Evaluation of male fertility-associated loci in a european population of patients with severe spermatogenic impairment

Miriam Cerván-Martín, Lara Bossini-Castillo, Rocío Rivera-Egea, Nicolás Garrido, Saturnino Luján, Gema Romeu, Samuel Santos-Ribeiro, José A. Castilla, M. Carmen Gonzalvo, Ana Clavero, F. Javier Vicente, Andrea Guzmán-Jiménez, Cláudia Costa, Inés Llinares-Burguet, Chiranan Khantham, Miguel Burgos, Francisco J. Barrionuevo, Rafael Jiménez, Josvany Sánchez-Curbelo, Olga López-RodrigoM. Fernanda Peraza, Iris Pereira-Caetano, Patricia I. Marques, Filipa Carvalho, Alberto Barros, Lluís Bassas, Susana Seixas, João Gonçalves, Sara Larriba, Alexandra M. Lopes, Rogelio J. Palomino-Morales, F. David Carmona

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Abstract

Infertility is a growing concern in developed societies. Two extreme phenotypes of male infertility are non-obstructive azoospermia (NOA) and severe oligospermia (SO), which are characterized by severe spermatogenic failure (SpF). We designed a genetic association study comprising 725 Iberian infertile men as a consequence of SpF and 1058 unaffected controls to evaluate whether five single-nucleotide polymorphisms (SNPs), previously associated with reduced fertility in Hutterites, are also involved in the genetic susceptibility to idiopathic SpF and specific clinical entities. A significant difference in the allele frequencies of USP8-rs7174015 was observed under the recessive model between the NOA group and both the control group (p = 0.0226, OR = 1.33) and the SO group (p = 0.0048, OR = 1.78). Other genetic associations for EPSTI1-rs12870438 and PSAT1-rs7867029 with SO and between TUSC1-rs10966811 and testicular sperm extraction (TESE) success in the context of NOA were observed. In silico analysis of functional annotations demonstrated cis-eQTL effects of such SNPs likely due to the modification of binding motif sites for relevant transcription factors of the spermatogenic process. The findings reported here shed light on the molecular mechanisms leading to severe phenotypes of idiopathic male infertility, and may help to better understand the contribution of the common genetic variation to the development of these conditions.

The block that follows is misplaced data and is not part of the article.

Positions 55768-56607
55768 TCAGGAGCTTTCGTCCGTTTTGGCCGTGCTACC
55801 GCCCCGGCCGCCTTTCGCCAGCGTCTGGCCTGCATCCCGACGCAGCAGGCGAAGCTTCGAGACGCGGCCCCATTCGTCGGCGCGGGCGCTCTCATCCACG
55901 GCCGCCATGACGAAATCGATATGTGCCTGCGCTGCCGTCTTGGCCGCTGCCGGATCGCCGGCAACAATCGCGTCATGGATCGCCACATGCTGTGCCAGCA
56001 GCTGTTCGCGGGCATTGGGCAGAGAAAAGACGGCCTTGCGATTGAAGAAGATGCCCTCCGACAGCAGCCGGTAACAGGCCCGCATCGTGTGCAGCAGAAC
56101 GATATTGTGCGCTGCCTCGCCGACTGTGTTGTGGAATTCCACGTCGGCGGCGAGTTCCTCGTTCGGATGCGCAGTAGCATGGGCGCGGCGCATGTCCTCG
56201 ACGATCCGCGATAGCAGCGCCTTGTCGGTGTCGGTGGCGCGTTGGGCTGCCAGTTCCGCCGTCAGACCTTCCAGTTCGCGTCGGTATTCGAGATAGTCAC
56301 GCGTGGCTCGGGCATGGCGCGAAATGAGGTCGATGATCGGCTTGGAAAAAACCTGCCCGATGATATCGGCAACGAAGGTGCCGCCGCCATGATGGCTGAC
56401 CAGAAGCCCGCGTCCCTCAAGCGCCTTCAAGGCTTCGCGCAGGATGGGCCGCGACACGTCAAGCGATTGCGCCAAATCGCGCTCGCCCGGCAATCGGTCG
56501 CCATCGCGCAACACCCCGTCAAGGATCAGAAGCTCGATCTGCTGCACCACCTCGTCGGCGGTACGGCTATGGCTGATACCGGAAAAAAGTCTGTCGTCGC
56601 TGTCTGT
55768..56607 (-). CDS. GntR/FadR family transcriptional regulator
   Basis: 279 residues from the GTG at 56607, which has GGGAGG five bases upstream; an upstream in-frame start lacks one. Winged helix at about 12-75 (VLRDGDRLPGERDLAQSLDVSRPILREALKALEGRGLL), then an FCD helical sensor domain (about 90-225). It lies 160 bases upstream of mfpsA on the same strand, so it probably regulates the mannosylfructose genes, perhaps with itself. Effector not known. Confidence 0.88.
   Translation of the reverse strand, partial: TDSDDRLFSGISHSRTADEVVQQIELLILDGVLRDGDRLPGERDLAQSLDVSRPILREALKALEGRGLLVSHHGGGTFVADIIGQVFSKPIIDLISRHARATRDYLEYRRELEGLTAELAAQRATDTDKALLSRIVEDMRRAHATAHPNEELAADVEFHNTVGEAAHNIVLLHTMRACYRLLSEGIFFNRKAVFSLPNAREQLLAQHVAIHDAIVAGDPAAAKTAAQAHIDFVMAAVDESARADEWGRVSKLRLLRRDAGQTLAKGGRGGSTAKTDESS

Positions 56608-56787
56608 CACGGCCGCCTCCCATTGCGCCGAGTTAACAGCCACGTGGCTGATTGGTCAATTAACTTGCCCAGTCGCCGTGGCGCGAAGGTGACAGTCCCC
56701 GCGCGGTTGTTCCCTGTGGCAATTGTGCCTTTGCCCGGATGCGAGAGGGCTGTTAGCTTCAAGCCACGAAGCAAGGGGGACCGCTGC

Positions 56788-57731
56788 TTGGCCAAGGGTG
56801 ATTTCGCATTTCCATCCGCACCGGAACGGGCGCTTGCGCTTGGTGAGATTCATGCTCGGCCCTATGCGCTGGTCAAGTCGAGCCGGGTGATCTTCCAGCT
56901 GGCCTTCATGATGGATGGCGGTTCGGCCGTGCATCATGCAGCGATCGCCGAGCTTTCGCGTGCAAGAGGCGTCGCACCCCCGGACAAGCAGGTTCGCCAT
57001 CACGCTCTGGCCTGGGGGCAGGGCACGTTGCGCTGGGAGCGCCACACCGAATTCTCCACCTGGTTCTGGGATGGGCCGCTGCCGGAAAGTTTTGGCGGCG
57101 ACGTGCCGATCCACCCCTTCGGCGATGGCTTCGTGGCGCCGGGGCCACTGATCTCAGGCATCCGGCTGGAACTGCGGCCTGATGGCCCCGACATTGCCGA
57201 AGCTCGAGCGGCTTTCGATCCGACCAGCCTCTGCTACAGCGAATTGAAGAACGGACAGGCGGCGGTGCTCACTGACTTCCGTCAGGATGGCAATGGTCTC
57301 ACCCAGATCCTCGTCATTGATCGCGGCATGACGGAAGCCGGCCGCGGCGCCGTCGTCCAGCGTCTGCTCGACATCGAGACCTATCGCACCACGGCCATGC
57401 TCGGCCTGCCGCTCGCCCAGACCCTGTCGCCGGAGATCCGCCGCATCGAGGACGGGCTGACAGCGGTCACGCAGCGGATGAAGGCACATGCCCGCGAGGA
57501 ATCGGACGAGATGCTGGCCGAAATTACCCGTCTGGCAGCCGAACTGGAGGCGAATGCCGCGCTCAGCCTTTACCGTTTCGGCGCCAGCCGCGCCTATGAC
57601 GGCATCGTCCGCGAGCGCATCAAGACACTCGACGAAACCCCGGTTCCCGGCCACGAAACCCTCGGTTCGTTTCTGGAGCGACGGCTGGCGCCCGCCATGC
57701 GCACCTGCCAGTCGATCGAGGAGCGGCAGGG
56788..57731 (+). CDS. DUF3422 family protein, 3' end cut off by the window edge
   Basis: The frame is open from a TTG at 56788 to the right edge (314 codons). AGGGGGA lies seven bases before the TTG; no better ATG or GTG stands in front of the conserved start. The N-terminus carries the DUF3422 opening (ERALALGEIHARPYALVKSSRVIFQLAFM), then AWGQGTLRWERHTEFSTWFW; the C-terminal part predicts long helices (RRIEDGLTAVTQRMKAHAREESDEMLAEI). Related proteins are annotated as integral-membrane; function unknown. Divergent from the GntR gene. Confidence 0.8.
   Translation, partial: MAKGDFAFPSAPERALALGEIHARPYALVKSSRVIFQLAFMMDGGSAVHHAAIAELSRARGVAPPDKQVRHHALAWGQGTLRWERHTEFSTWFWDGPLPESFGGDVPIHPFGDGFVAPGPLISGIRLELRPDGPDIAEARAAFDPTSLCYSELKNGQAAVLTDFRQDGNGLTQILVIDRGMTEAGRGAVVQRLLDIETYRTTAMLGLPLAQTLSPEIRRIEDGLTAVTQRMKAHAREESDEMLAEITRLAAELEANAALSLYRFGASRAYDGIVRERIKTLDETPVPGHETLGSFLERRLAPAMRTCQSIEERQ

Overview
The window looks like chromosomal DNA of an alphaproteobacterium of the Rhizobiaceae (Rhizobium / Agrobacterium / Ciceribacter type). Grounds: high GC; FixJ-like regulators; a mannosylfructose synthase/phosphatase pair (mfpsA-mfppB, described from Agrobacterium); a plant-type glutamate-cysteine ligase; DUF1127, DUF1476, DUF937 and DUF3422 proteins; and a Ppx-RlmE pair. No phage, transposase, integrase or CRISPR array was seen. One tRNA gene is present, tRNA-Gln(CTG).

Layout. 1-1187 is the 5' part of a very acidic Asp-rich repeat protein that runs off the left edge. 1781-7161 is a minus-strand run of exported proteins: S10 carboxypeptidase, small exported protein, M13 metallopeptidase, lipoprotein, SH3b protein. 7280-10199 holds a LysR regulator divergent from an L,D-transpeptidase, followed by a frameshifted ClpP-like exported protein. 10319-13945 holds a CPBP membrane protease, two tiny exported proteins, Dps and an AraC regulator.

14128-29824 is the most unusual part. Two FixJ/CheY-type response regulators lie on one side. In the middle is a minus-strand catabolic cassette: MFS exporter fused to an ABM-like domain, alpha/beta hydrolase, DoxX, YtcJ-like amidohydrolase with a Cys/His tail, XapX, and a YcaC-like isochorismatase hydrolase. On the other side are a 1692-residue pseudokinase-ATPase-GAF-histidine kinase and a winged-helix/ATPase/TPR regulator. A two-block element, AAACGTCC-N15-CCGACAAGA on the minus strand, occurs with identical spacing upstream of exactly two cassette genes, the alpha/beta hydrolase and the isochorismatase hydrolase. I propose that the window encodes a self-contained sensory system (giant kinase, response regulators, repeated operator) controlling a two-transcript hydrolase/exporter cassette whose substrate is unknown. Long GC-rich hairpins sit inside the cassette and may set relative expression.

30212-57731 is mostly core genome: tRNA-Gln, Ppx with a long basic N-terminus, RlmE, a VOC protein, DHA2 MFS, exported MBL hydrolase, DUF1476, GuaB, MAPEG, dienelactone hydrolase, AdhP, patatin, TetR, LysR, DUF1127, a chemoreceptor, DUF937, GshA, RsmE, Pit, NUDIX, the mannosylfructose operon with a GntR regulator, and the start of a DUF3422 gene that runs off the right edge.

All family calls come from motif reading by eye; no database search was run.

Original languageEnglish
Article number22
Pages (from-to)1-19
Number of pages19
JournalJournal of Personalized Medicine
Volume11
Issue number1
DOIs
Publication statusPublished - Jan 2021

Keywords

  • Genetic association analysis
  • Impaired spermatogenesis
  • Infertility
  • Non-obstructive azoospermia
  • Severe oligospermia
  • SNPs

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